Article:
CSC 607 Meeting 1 Charts

CSC 607 Meeting 1 Charts - Security in Computing – CSC...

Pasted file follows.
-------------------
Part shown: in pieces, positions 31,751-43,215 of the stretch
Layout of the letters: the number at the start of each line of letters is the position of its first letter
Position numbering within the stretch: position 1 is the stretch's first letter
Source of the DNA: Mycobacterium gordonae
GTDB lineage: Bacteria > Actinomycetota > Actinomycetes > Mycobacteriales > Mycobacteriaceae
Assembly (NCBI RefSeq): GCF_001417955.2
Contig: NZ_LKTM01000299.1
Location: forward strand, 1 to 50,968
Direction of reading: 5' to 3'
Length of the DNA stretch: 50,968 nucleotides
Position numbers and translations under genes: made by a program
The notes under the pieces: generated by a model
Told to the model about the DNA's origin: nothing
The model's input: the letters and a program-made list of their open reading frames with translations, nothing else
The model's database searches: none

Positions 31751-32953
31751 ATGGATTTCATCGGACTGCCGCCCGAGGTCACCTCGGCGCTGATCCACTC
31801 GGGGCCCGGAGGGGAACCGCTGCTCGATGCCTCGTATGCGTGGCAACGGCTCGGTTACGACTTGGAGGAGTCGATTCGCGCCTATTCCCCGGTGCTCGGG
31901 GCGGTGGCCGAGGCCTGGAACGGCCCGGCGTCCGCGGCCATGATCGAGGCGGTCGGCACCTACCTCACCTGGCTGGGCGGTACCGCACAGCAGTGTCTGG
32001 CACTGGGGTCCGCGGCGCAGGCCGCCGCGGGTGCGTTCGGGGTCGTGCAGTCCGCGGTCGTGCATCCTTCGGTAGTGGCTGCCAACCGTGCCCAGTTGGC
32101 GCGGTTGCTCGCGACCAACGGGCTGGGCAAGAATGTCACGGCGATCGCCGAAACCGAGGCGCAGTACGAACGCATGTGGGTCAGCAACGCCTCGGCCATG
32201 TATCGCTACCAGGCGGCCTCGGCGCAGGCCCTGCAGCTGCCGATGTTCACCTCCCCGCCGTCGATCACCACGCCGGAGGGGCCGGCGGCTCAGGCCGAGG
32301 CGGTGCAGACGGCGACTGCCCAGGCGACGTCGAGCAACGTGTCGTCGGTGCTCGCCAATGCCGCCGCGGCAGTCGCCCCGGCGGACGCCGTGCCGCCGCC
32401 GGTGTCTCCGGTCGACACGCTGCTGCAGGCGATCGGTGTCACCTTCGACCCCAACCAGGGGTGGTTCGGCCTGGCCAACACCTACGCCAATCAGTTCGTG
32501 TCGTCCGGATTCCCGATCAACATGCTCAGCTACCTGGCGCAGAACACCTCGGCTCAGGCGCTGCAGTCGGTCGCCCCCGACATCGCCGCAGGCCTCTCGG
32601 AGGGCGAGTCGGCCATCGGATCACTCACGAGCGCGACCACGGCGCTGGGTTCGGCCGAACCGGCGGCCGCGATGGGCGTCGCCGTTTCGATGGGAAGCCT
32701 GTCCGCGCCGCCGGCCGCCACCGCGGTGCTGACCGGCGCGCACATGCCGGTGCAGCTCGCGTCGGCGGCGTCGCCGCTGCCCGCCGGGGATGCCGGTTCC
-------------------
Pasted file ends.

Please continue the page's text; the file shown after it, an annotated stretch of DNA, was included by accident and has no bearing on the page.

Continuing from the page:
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Unformatted text preview: Security in Computing – CSC 607 Wireless Security – WCM 605 Meeting 1 Tuesday, January 5, 2010 1/5/2010 1/5/2010 1 My Background US Army Materiel Command, Washington, DC (1969­78) • • 1/5/2010 1/5/2010 Vice President, Russia and Eastern Europe • Pursued a wide range of networking issues • Introduced email and office automation during Developed web­browser tablet for K­12 classroom(2000­2005) Northern Telecom (later Nortel Networks) (1978­95) Qualcomm (1995­99) CEO/Founder, SegWave, Inc. (2000­05) Chair, Department of Computer Science and Information Systems, SOET, National University (current) • Lead Faculty, Wireless Communications Chaired International Federation for Information Processing (IFIP) Technical Committee on Communication Systems (TC­6) 1985­1991 • Founded & Chaired Email Working Group (1979­1985) A “father of email” • Chairman Program Committee, World Computer Congress, Hamburg, Germany 1994 President, International Council for Computer Communication (ICCC) 1992­96 2 Week 1 Schedule Tuesday 1/5 The Security Problem in Computing and Networks Security and Cryptography I Video – Decoding Nazi Secrets Form teams for Week 1 Small Groups Thursday 1/7 Security and Cryptography II Program Security Operating System Security Small group work on Week 1 Projects Week 1 Viewing and Reading –­ITPAbYScIw&feature=related View Part 1 of 12 and continue through the middle of Part 5. (see next chart) Pfleeger & Pfleeger 4th Edition Chapters 1, 3 and 4 Chandra pp xi­xxiv and Chapter 1 1/5/2010 1/5/2010 3 Complete Links to Video Complete The complete video is a 1999 Public Broadcasting System documentary – “Decoding Nazi Secrets”­ITPAbYScIw&feature=relat­ITPAbYScIw&feature=rela Part 1 of 12 Part 2 of 12 Part 3 of 12 Part 4 of 12­T­p_hmHAo&feature=rela Part 5 of 12 1/5/2010 4 The Security Problem In The Computers and Networks Computers 1/5/2010 1/5/2010 5 Outline The Meaning of Security Attacks on Security • Threats, Vulnerabilities and Controls • Method, Opportunity and Motive The Meaning of COMPUTER Security • Computer Security Goals 1/5/2010 1/5/2010 Computer Criminals Methods of Defense 6 What Does “Secure” Mean? Assets (things we want to secure) • • • • Physical things (house, car, etc.) Money Identity/Reputation Data What can happen to our assets? (Threats/Vulnerabilities) • Theft • Deterioration • Loss of integrity Physical protection mechanisms (Controls) • • • • Banks Safes Locks Burglar Alarms How does your bank store your money? A) Gold? B) $1000 bills? C) Bits in a computer? 1/5/2010 1/5/2010 7 Characteristics of Computer Intrusion Any part of a computing system can be attacked • • • • • Hardware Software Storage media Data People Would you try to attack through: A) The door? or B) The window? Principle #1 ­ Easiest Penetration: An intruder must be expected to use any means of penetration. The penetration may not necessarily be by the most obvious means, nor is it necessarily the one against which the most solid defense has been installed 1/5/2010 1/5/2010 8 Threat Key Definitions • A set of circumstances that has the potential to cause loss or harm Vulnerability • A weakness in the security system Attack • Something done by a human to exploit a vulnerability in a system • Example: Denial of Service – flooding a server with messages Control • A protective measure Control Vulnerability A threat is blocked by control of a vulnerability 1/5/2010 1/5/2010 Threat 9 Kinds of Attack Interception • Unauthorized party gains access Interruption • Asset becomes unavailable, unusable, lost Modification • Asset has been tampered with Fabrication • A counterfeit object has been created 1/5/2010 1/5/2010 10 Method, Opportunity and Motive Method • The skills, knowledge, tools and other things with which to be able to pull off an attack Opportunity • Time and access to accomplish an attack Motive • A reason to want to carry out an attack against a particular system A malicious attacker must have all three 1/5/2010 1/5/2010 11 Computer/Network Security Purpose of Computer/Network Security • Devise ways to keep weaknesses from being exploited Secure Confidentiality and Non­Repudiation Integrity 1/5/2010 1/5/2010 Four Goals of Computer/Network Security: • Confidentiality Access restricted to authorized people • Integrity Data is precise, accurate, unmodified or modified only in acceptable ways by authorized people or processes, consistent, internally consistent, meaningful and usable • Availability Accessible to authorized persons at appropriate times • Non­Repudiation Sender can never deny having sent the data Availability Need for balance! Can be independent, can overlap, can even be mutually exclusive 12 How much should you spend on protection? Pfleeger & Pfleeger, Security in Computing, Figure 1­4, page 13 A) $100 to protect $10,000? B) $1000 to protect $1000? C) $1000 to protect $10? Principle #2 ­ Adequate Protection: Computer items must be protected only until they lose their value. They must be protected to a degree consistent with their value 1/5/2010 1/5/2010 13 Other Exposed Assets Networks • Specialized collections of hardware, software, and data • Networks multiply the problems of computer security • More detailed discussion in Meeting 2 Access • • • Intruder may steal time Intruder may destroy software or data Intruder may deny service to legitimate user Key People • Can be crucial weak points in computer security 1/5/2010 1/5/2010 14 Computer Criminals Amateurs • Most computer crimes are committed by amateurs • Mostly ordinary computer professionals who discover they have access to something valuable Crackers • Enjoy the challenge of seeing whether it can be done • Computer crime often seen as the ultimate victimless crime • Motivations range from curiosity, and self satisfaction to causing chaos, loss or harm • Often high­school or university students Career Criminals • • • They understand the target Organized crime is getting started Corporate espionage is big Companies are often reluctant to prosecute amateurs and crackers 1/5/2010 1/5/2010 15 Your Old Hard Drive By John Soat DREDGING UP DATA. O&O Software, a developer of hard­drive utilities, last week released the results of a study it conducted recently in which O&O researchers bought 200 used hard drives on online­auction site eBay, then examined them for recoverable data. According to O&O, almost three­ quarters of the disks held data the company could­­and did­­rebuild, including the internal memos and legal correspondence of an unnamed government agency, credit ratings from a major German bank, and documents related to accusations of fraud and embezzlement at a midsize company. But data­protection practices are getting better, O&O says. In a similar study conducted last year, researchers discovered that 88% of the 100 disks they bought on eBay contained recoverable data. SMASH THAT HARD DRIVE! Ironically (or perhaps not), under a new Disposal Rule­­part of the Fair and Accurate Credit Transactions Act of 2003­­ that took effect last week, companies that use data derived from consumer reports for business purposes must dispose of those records in such a way as to ensure that they cannot be misappropriated or misused. Extract from Information Week, June 6, 2005 1/5/2010 1/5/2010 16 Methods of Defense – Important Methods Definitions Definitions Harm occurs when a threat is realized against a vulnerability Protect by: • Neutralizing the threat • Closing the vulnerability • Both Computer Security Controls • • • • • • 1/5/2010 1/5/2010 Encryption Software Controls Hardware Controls Policies and Procedures Physical Controls Legal & Ethical Controls 17 Effectiveness of Controls Users need to be convinced of the need for controls • Cooperation will be lax if the need is not understood • Many users are simply unaware of the dangers Principle #3 ­ Effectiveness: Controls must be used ­ and used properly ­ to be effective. They must be efficient, easy to use, and appropriate 1/5/2010 1/5/2010 Overlapping controls provide the highest level of effectiveness 18 Overlapping Controls Provide the Overlapping Strongest Protection Strongest But … Principle #4 – Weakest Link: Security can be no stronger than its weakest link 1/5/2010 1/5/2010 19 Security in Computing and Networks Security Summary Summary The bad news: • There are many vulnerabilities and threats. The good news: • There are powerful controls to address the vulnerabilities and control the threats 1/5/2010 1/5/2010 20 Security and Cryptography – Security Part I Part 1/5/2010 1/5/2010 21 Sender (A) 1/5/2010 1/5/2010 Decryption Transmission Medium (T) •Interceptor (I) may try to: –Block –Intercept –Modify –Fabricate Original Message M=D(C) Encryption Ciphertext C=E(M) Message Terminology Terminology Receiver (B) 22 Encryption Original Plaintext Plaintext Key Ciphertext Encryption Algorithms Decryption Encryption Kd Original Plaintext Plaintext Ke Ciphertext Symmetric Cryptosystem D (E (M))=M K K Decryption Asymmetric Cryptosystem D (E (M))=M Kd ke 1/5/2010 1/5/2010 23 Steps in Symmetric Key Cryptography Steps (SKC) (SKC) 1. 2. 3. 4. (Alice) 1/5/2010 1/5/2010 A and B agree on a cryptosystem (cipher to be used) A and B agree on the key to be used A encrypts messages using negotiated cipher and sends to B B decrypts ciphertext using negotiated key and cipher What is the most dangerous step? (Bank) 24 Issues in SKC If Step #2 is not secure: • “Eve” (Eavesdropper) gets access to the channel during step #2 • As a result, Eve learns the key A and B decide to use Symmetric keys must be DISTRIBUTED in secret • There is no inherent support for key distribution • Distribution process tends to be insecure If key is stolen the whole security system fails • No graceful degradation, i.e. it doesn’t fail gradually 1/5/2010 1/5/2010 25 Illustration of Key Growth Symmetric Key System For 6 users: •Symmetric Key System requires 15 keys •Public Key Encryption System needs only 12 keys 1/5/2010 1/5/2010 26 The Key Distribution Issue The number of keys required in a Symmetric Key System can quickly become unmanageable • Number of keys required grows according to the square of the number of users Number of keys needed is n * (n­1) / 2 where n= No. of users Key distribution in a Public Key (Asymmetric Key) System is more manageable • Number of keys needed = 2n, where n = No. of users 1/5/2010 1/5/2010 For 5 users, both Symmetric and Public Key systems require 10 keys For anything more than 5 users, less keys are required with a Public Key system 27 In Class Exercise In Using the formulas just discussed, calculate how many keys are needed for 10 users for: A symmetric key system? A public key system? Submit your answer using the DyKnow submit button when you have finished your calculations. You have two minutes to complete this exercise 1/5/2010 28 So why would you ever use SKC? Number of Keys Protection of Key Best Uses Key Distribution Speed 1/5/2010 1/5/2010 Secret Key (Symmetric) Public Key (Asymmetric) 1 2 Must be kept secret One key must be kept secret; the other is published Cryptographic workhorse: secrecy and integrity of data­single characters to blocks of data, messages, files Key exchange, authentication Must be out­of­band Public key can be used to distribute other keys Fast The Solution The Problem Slow; typically 10,000 times slower than secret key 29 Principles of Asymmetric Key Principles Cryptography (ASK) Cryptography Mathematical Representation of ASK: • • • • DKd(EKe(M))=M Easy to compute f(x), if you know x Extremely difficult to compute x if you know f(x) Example: f(x) = x2 Exploits math of trapdoor one­way functions Property of one way function f(x) f(x) = x2 is much too easy for use in cryptography Properties of trapdoor one­way function • • • Easy to compute f(x), IF you know x Extremely difficult to compute x if you know f(x) UNLESS you know some secret ­ y Example: f(x) = Large Prime Number 1 X Large Prime Number 2 • • Knowing one of the primes is the “trapdoor” secret Mathematical Representation of Trapdoor Functions 1/5/2010 1/5/2010 The larger the primes, the harder it is to factor the product If you know one of the large primes, it is easy to compute the other x f(x) :: Easy f(x) x :: Very Difficult f(x) + Y x :: Easy 30 Five Minute Exercise See if you can factor 47,411,053 into its two primes during the next five minutes 1/5/2010 1/5/2010 31 Public Key Cryptography (PKC) Mathematical Representation of ASK: • DKd(EKe(M))=M • Kd ≠ Ke • Kd should NOT be derivable from Ke Public Key Cryptography • Either key may be chosen as the public key The other key is then chosen as the private key • For non­repudiation make Ke the private key If receiver can decrypt with the public key, that guarantees that M came from the person holding the private key • For confidentiality, encrypt with the receivers public key Guarantees that nobody but the receiver can decrypt • ONLY the receiver has the private key 1/5/2010 1/5/2010 32 Public Key Cryptography (PKC) Public Confidentiality Example Confidentiality 1. 2. 3. 4. (Alice) 1/5/2010 1/5/2010 A and B agree on a cryptosystem (cipher to be used) B sends public key to A A encrypts messages using negotiated cipher and B’s public key and sends to B B decrypts ciphertext using B’s private key and the negotiated cipher •Private key is NEVER transmitted •Only B can decrypt the message (Bank) 33 Public Key Cryptography (PKC) Digital Public Signature (Non-Repudiation) Example Signature 1. 2. 3. 4. (Alice) A and B agree on a cryptosystem (cipher to be used) B sends public key to A B encrypts messages using negotiated cipher key and B’s private key and sends to A A decrypts ciphertext using B’s public key and the negotiated cipher (Bank) If it decrypts correctly, only B could have sent it 1/5/2010 1/5/2010 34 PKC Summary Each user maintains a pair of keys • Alice – KApub , KApriv • Bob (or Bank) ­ KBpub , KBpriv Eavesdropper (Eve) could encrypt message with either public key Eve cannot decrypt any messages encrypted with either public key, because Eve does not have either private key PKC is computationally intensive! • A major problem for limited handset processing power • Even as cell phone processing power increases, SKC will maintain a 1000:1 to 10,000 to 1 edge over PKC 1/5/2010 1/5/2010 35 PKC Limitation Assume a rogue agent gets hold of B’s public key Assume A transmits a limited set of encrypted messages to B • Example: Assume A is an ATM machine communicating with a central database Rogue uses B’s public key to encrypt all possible messages that A is expected to send to B • This gives rogue a set of encrypted messages that can be matched with whatever A encrypts and sends Using this mapping, the rogue can figure out what A is sending PKC is susceptible to chosen plaintext attacks 1/5/2010 1/5/2010 36 Hint for the exercise: See if you can factor 47,411,053 into its two primes during the next five minutes Please submit your answer now. One of the primes is 5987. Compute the other. Please resubmit your answer. 1/5/2010 1/5/2010 37 The Concept Behind Secure Key The Distribution Distribution A and B agree on a 1. 2. 3. 4. 5. Source: Pfleeger and Pfleeger, Security in Computing 3rd Edition, Prentice Hall, Fig. 02­11 •Step 3, successful decryption of EKApriv(Ks) by B using A’s public key guarantees non­ repudiation. Only A could have sent Ks •Step 4 guarantees confidentiality. Only B can decrypt EKBpub(EKApriv(KS)) to obtain EKApriv(Ks) 1/5/2010 1/5/2010 A and B agree on a symmetric cryptosystem B sends it’s public key, KBpub, to A A generates random symmetric key (KS) (Ks is the info to be kept confidential) A encrypts the symmetric key with KApriv (A’s private key) resulting in EKApriv(KS) A encrypts EKApriv(KS) with receiver B’s public key resulting in EKBpub(EKApriv(KS)) and sends the whole thing to B 38 Hybrid Cryptography combines PKC Hybrid with SKC with Number of Keys Protection of Key Best Uses Key Distribution Speed 1/5/2010 1/5/2010 Secret Key (Symmetric) Public Key (Asymmetric) 1 2 Must be kept secret One key must be kept secret; the other is published Cryptographic workhorse: Key exchange, secrecy and integrity of authentication data­single characters to blocks of data, messages, files Must be out­of­band Fast The Solution The Problem Public key can be used to distribute other keys Slow; typically 10,000 times slower than secret key 39 Hybrid Cryptography (per textbook) 2. A and B agree on a symmetric cryptosystem B sends it’s public key, KBpub, to A 3. A generates random symmetric key (KS) (Ks is the info to be kept 1. 4. confidential) A encrypts the symmetric key with K (A’s private key) resulting in • PKC for Key Distribution • SKC for message encryption • A new Ks for every new session • IMPORTANT CONCEPT FOR SECURE WIRELESS COMMUNICATIONS 1/5/2010 1/5/2010 40 PKC: A Good Basis for Digital Signatures A Digital Signature Must be: • Unforgeable • • • A encrypts the message with KApriv (A’s private key) resulting in EKApriv(M) B saves EKApriv(M) as proof. Anybody can decrypt the message with A’s public key Authentic • That B can decrypt the message with A’s public key guarantees that the message is authentic. Only A could generate an encryp­ tion that makes sense when it is decrypted with A’s public key A Digital Signature Should: •Not be Alterable •Use hash functions to guarantee message integrity •Not be Reusable. No replays! (B can’t cash the check twice) •A adds a time stamp to message before hash and encryption by A 1/5/2010 1/5/2010 41 Integrity Problem: A is sending encrypted messages to B E can’t decrypt but starts adding random bits B can’t detect random bits added B’s decryption may result in either a different message or a garbled message (lost integrity) Solution: Cryptographic Hash Functions (Message Authentication Code or MAC) for Network Integrity • Used to “seal” a message to ensure integrity of message • One way function; easy to compute, hard to reverse • Depends on all the bits in the message being “sealed” A change in even a single bit will significantly alter the hash result • The probability of two different messages producing the same hash should be extremely low (“Collision free”) 1/5/2010 1/5/2010 42 Message Authentication Code (MAC) Message Example Example 1. 2. A and B agree on a hash function they will use. Before sending a message, A com­putes hash and attaches Eve eavesdrops 1. 1. 1. 2. (Alice) (Eve) Eve modifies message and sends it on to B B drops B calculates hash. It message doesn’t match. Message is untampered MAC computed by B matches MAC attached by A B accepts message (Bank) Can be made even stronger by appending a secret key (SKC or PKC) to the message and calculating the hash of the combination 1/5/2010 1/5/2010 43 Commonly Used Message Commonly Authentication Codes (MACs or Hash Functions) Functions) MD4 • Condenses message of any size to 128 bit digest • Example MD5 Hash of "The quick brown fox jumps over the lazy dog") = 1BEE69A46BA811185C194762ABAEAE90 (Hexadecimal*) Hash of ("The quick brown fox jumps over the lazy cog") = B86E130CE7028DA59E672D56AD0113DF (Hexadecimal*) • Improved version of MD4 • Condenses message of any size to 128 bit digest SHA/SHS (Secure Hash Algorithm or Standard) • Produces 160 bit digest SKC and PKC can also be used, but they require more computation Recall that each Hexadecimal Character = 4 bits. 2 characters = 8 bits/1 byte 32 characters = 16 bytes = 128 bits * 1/5/2010 1/5/2010 44 Digital Signature for Authentication 1. 2. 3. 4. (Alice) A and B agree on a cryptosystem (cipher to be used) B sends public key to A B encrypts hash of message using negotiated cipher key and B’s private key and sends to A A decrypts hash, using B’s public key, computes the hash itself, and compares to authenticate (Bank) Encrypting hash is much faster than encrypting message 1/5/2010 1/5/2010 45 Challenge/Response Authentication 1. 2. 3. 4. (Alice) A and B agree on a cryptosystem (cipher to be used) A sends public key, K1 to B B sends random number to A A encrypts random number using A’s private key and sends to B. B decrypts using A’s public key. If the result matches what B sent, it is authenticated. (Bank) Challenge/Response and Digital Signatures are variations of the same thing 1/5/2010 1/5/2010 46 Masquerading 1. 1. E generates a key pair, (K2,K4) and sends K2 to A. A thinks it received KBpub from B 1. 1. (Alice) • • Eve eavesdrops A and B agree on a crypto system using hybrid crypto and MACs for message integrity A generates random SKC key K3, and sends EK2(K3) to E, thinking it has sent EKBpub(K3) to B. E uses K4, to decrypt EK2(K3) , getting K3 E asks A to send encrypted (ID, Password). A sends, using K3, thinking request came from B 1. 1. 1. B sends KBpub to A, but E intercepts and holds (B doesn’t know about E) E generates random SKC key K6, and sends EKBpub(K6) to B. B thinks K6 came from A B asks A to send, encrypted (ID, Password) using K6 E decrypts A’s (ID, Password) using K3. Then E sends (ID,PW) to B, encrypted using K6 (Eve) (Bank) At the end, A and B think they have a secure session with each other E has tricked both of them Solution: Hybrid cryptography plus MACs for message integrity 1/5/2010 1/5/2010 47 Substitution Ciphers Substitution A 0 J 9 S 18 B 1 K 10 T 19 C 2 L 11 U 20 D 3 M 12 V 21 E 4 N 13 W 22 F 5 O 14 X 23 G 6 P 15 Y 24 H 7 Q 16 Z 25 I 8 R 17 Simple Substitution: One letter exchanged for another ci = E(pi) = pi + n •Goal: Confusion •Advantage: Simple to encipher •Disadvantage: Obvious patterns 1/5/2010 1/5/2010 48 In Class Exercise In Encrypt the following plaintext using E(pi) = pi + 5 I enjoy the San Diego Zoo Write your encrypted text in the space below and submit it. 1/5/2010 49 Confusion vs. Diffusion An algorithm providing good confusion makes it take a long time for any interceptor to determine relationship between plaintext, key and ciphertext • Hard for interceptor to predict impact on ciphertext from one character change in plaintext Diffusion makes the cipher spread information from the plaintext across the entire ciphertext • Change in plaintext affects many parts of the ciphertext • An interceptor needs access to a lot of ciphertext to try to figure out the encryption algorithm 1/5/2010 1/5/2010 50 Transpositions (Permutations) Transposition (or permutation): an encryption in which the letters of the message are rearranged Goal: Diffusion – widely spreading the information from the message or key across the ciphertext Columnar Transposition example: P R O C E E D T O L 1/5/2010 1/5/2010 A T T H R E E T H R E E D E G T W O O N E M I N N O N E O N E E I G H T D E G O Resultant ciphertext: paeee rteme otdii cheng ergnh eetot dewnd ttoee ohoog lrnno 51 In Class Exercise In You have intercepted the following ciphertext: TIIEMT HSMPUI IAPETO SSLRAN. You guess correctly that it is a simple transposition. Decrypt it and write the plaintext below and submit it. 1/5/2010 52 Combinations of Approaches Substitution and Transposition (also called “Permutation”) are building blocks Multiple approaches can be combined to strengthen the encryption A combination of two ciphers is called a “Product Cipher” Combination of multiple ciphers is NOT necessarily stronger • Combination may even be weaker 1/5/2010 1/5/2010 53 Stream Ciphers vs. Block Ciphers Stream ciphers convert one symbol of plaintext into one symbol of ciphertext Block ciphers convert groups (or blocks) of plaintext symbols into groups (or blocks) of ciphertext • Columnar transposition is an example of a block cipher Advantages Disadvantages 1/5/2010 1/5/2010 Stream Encryption Block Encryption Faster - no delay to combine High Diffusion - one characters into blocks ciphertext block may depend on several plaintext characters Low error propagation - error Immune to insertion of affects one cipher character symbols - impossible to insert a single symbol into a ciphertext block Low Diffusion - each symbol Slower - a whole block of is separately enciphered plaintext must be read before encryption can start Susceptible to malicious Error propagation - an error insertions and modifications affects transformation of all other characters in the same block 54 Block Ciphers Blocks may be any length • 64 bits (8 bytes) is typical A general substitution for k bits has 2k possibilities (impractical) In practice substitutions are specified for 8­bit blocks • k X 2k possibilities A completely random permutation of k bits has ~k X log(k) possibililties 1/5/2010 1/5/2010 55 Diffusion vs. Confusion The aim of substitution is confusion • Stream ciphers have good confusion • Stream ciphers have null diffusion The aim of permutation (also called “transposition”) is diffusion • Block ciphers usually give significant amount of diffusion Changing 1 bit in plaintext typically changes ~half the bits in the ciphertext Confusion hides the correlation between plaintext and ciphertext 1/5/2010 1/5/2010 56 Iterated Block Ciphers Break plaintext into 8 bit blocks Do a substitution on each 8­bit block Run the output of all substitutions through a permuter • Permuter should be as big as the total input bits Take the result as new input of 8­bit blocks and repeat the whole process multiple times (multiple rounds) Produces both confusion and diffusion 1/5/2010 1/5/2010 57 Feistel Networks I Plaintext: 2w bits w bits L0 w bits R0 K1 ≈ L1 F R1 Feistel Networks are Iterated Block Ciphers where: Li=Ri­1 Ri=Li­1 XOR F(Ri­1, Ki) [F( ) may be complicated] 1/5/2010 1/5/2010 58 Feistel Networks II Li Ri Ki ≈ F Li+1 … … Ri+1 Kn ≈ F Rn Ln Rn+1 Ln+1 Ciphertext: 2w bits 1/5/2010 1/5/2010 59 Block Ciphers: Mode of Use We will return to Feistel Networks when we discuss the Data Encryption Standard (DES) and Advanced Encryption Standard (AES) Meanwhile … “Cryptographic Mode” = How an encryption algorithm is used • “Strength” of algorithm depends on the mode • Mode of use MUST not compromise security of algorithm 1/7/2010 1/7/2010 60 ECB: Electronic Code Book Mode P1 Ek Ek C1 P2 C2 Pn­1 Pn Pn+1 Ek Ek Ek Ek … Cn­1 Cn Cn+1 … Ek Ek Ek Pi = 64 bit block; Ci = 64 bit block; Ci=Ek(Pi) Each block is encrypted separately • • • • 1/7/2010 1/7/2010 Can be done in parallel Simple Can be parallelized No error propagation (error in one block does not affect other blocks) Biggest Advantages Biggest Disadvantage: One to one mapping between Pi and Ci • Repeats in plaintext cause repeats in ciphertext Mode is vulnerable to splicing, reordering and replay attacks 61 CBC: Cipher Block Chaining Mode Pn Pn+1 XOR XOR XOR XOR XOR Ek Ek Ek Ek Ek Ek Cn­1 Cn Cn+1 P1 XOR XOR XOR XOR Ek Ek C1 … Ek IV P2 Pn­1 C2 … Pi = 64 bit block; Ci = 64 bit block; Ci=Ek(Pi XOR Ci­1) Each Ciphertext block depends on both Pi plus all previous plaintext blocks Biggest Advantages • • • 1/7/2010 1/7/2010 Very difficult to attack Messages that begin the same map to same ciphertext Solution: Use a random Initialization Vector (IV) (64 bits) Biggest Disadvantage: Identical sessions still map to same ciphertext session •Loophole: Flipping a bit in Ci flips the corresponding bit in Pi+1 •Message Integrity can still be a problem 62 OFB: Output Feed Back Mode P1 P2 … XOR XOR XOR Ek(S0)=S1 Ek(S1)=S2 C1 C2 Pn­1 XOR Ek(Sn­2)=Sn­1 … Cn­1 Pn Pn+1 XOR XOR Sn Sn+1 Cn Sn=Ek(Sn­1) Cn=Pn XOR Sn Or Pn=Cn XOR Sn Cn+1 Pi = 64 bit block; Ci = 64 bit block; S0= Ek(IV); Encryption of chain of Sn can be done “off line” (no message needed) Biggest Advantages: • Fast to compute Key­stream can be precomputed • • • Errors in ciphertext cause limited errors in plaintext Not self synchronizing Susceptible to known plaintext attacks Biggest Disadvantages: •Variations of OFB are the closest to mechanisms used for Wireless Security 1/7/2010 1/7/2010 63 Block Size Considerations Block length is a measure of the strength of the cipher Example: Assume 8 bit block • No matter what key is used, there are only 256 possible combinations of 8 bits (28) • If attacker can map all possible input blocks with all possible output blocks, the cipher has been broken 1/7/2010 1/7/2010 64 Substitution Ciphers Simple alphabetic substitution cipher has 26! combinations • 1000 years to test all at one permutation/μsec With computer programs and enough ciphertext, using patterns and good guesses: • A good cryptanalyst can break a substitution cipher in 1 hour • Even an untrained, but diligent interceptor can probably do it in a day But … • Substitution cipher can be very effective for short messages • With a long enough key, a substitution cipher can be very effective for long messages 1/7/2010 1/7/2010 65 One-Time Pads Large, non­repeating set of keys Used by sender exactly once, then destroyed Considered to be “the perfect cipher” Receiver must have pad identical to sender Typically used with a Vigenère tableau Two potential problems ­ the need for: • Absolute synchronization between sender and receiver • Unlimited number of keys 1/7/2010 1/7/2010 66 Example of One Time Pad: Book Cipher Example Key: W. Shakespeare (Hamlet: Act 1, Scene 3) • this above all to thine own self be true and it must follow as the night the day thou canst not be false to any man Message: • PROCEED TO LAT THREE THREE DEG TWO ONE MIN N LON ONE ONE EIGHT DEG ONE EIGHT MIN W FOR RENDEVOUS WITH ESCORT AT ONE NINE ZERO ZERO HOURS ZULU Ciphertext (using Vigenère Tableau: Key: thisa bovea lltot hineo wnsel fbetr … Message:PROCE EDTOL ATTHR EETHR EEDEG TWOON … Cipher: iywue frosl lemvk lmglf aruir yxshe … “Pad” consists of references to specific passages in a book possessed by both sender and receiver 1/7/2010 1/7/2010 67 Characteristics of Strong Algorithms Patterns in plaintext should be concealed • The most frequent letters (a, e, i, o, n, t) • The most common letter pairs (digrams) en, re, er, nt, th, on, in, tf, an, or • The most common triples (trigrams) ent, ion, and, ing, ive, tio, for, our, thi, one Input to the cipher should be randomized • Given the same input, a cipher will ALWAYS produce the same output Math Manipulation of plaintext by introduction of errors in ciphertext should be difficult It should be possible to encrypt more than one message with one key 1/7/2010 1/7/2010 68 Vigenère Tableau 0 5 10 a e f gh A B C D E F G H I J K L M N a b c d e f g h i j k l m n b c d e f g h i j k l m n o c d e f g h i j k l m n o p d e f g h i j k l m n o p q e f g h i j k l m n o p q r f g h i j k l m n o p q r s g h i j k l m n o p q r s t O P Q R S T U V W X Y Z 1/7/2010 1/7/2010 bcd o p q r s t u v w x y z p q r s t u v w x y z a q r s t u v w x y z a b r s t u v w x y z a b c s t u v w x y z a b c d t u v w x y z a b c d e u v w x y z a b c d e f 15 20 25 op q r s t u n o p q r s t u v w x y z a o p q r s t u v w x y z a b p q r s t u v w x y z a b c q r s t u v w x y z a b c d r s t u v w x y z a b c d e s t u v w x y z a b c d e f t u v w x y z a b c d e f g u v w x y z a b c d e f g h vwxyzπ vwxyz0 wxyza1 xyzab2 yzabc3 zabcd4 abcde5 bcdef6 cdefg7 defgh8 efghi9 f g h i j 10 g h i j k 11 h i j k l 12 i j k l m 13 b c d e f g h i j k l m c d e f g h i j k l m n d e f g h i j k l m n o e f g h i j k l m n o p f g h i j k l m n o p q g h i j k l m n o p q r h i j k l m n o p q r s i j k l m n o p q r s t j k l m n o p q r s t u i j k lmn h i j k l m n o p q r s t u i j k l m n o p q r s t u v j k l m n o p q r s t u v w k l m n o p q r s t u v w x l m n o p q r s t u v w x y m n o p q r s t u v w x y z v w x y z a b c d e f g w x y z a b c d e f g h x y z a b c d e f g h i y z a b c d e f g h i j z a b c d e f g h i j k a b c d e f g h i j k l k l m n o p q r s t u v l m n o p q r s t u v w m n o p q r s t u v w x n o p q r s t u v w x y 14 15 16 17 18 19 20 21 22 23 24 25 •50% of all English text is A, E, I, N, O, or T •25% pro­ bability that any letter in cipher will be one of the shaded boxes 69 In Class Exercise In You are given the following plaintext to encrypt using a Vigenère Tableau: “launch at noon” The one time pad (key) for encrypting this is: “cdma operates well” Encrypt the plaintext, write the cyphertext below and submit it. 1/7/2010 70 ...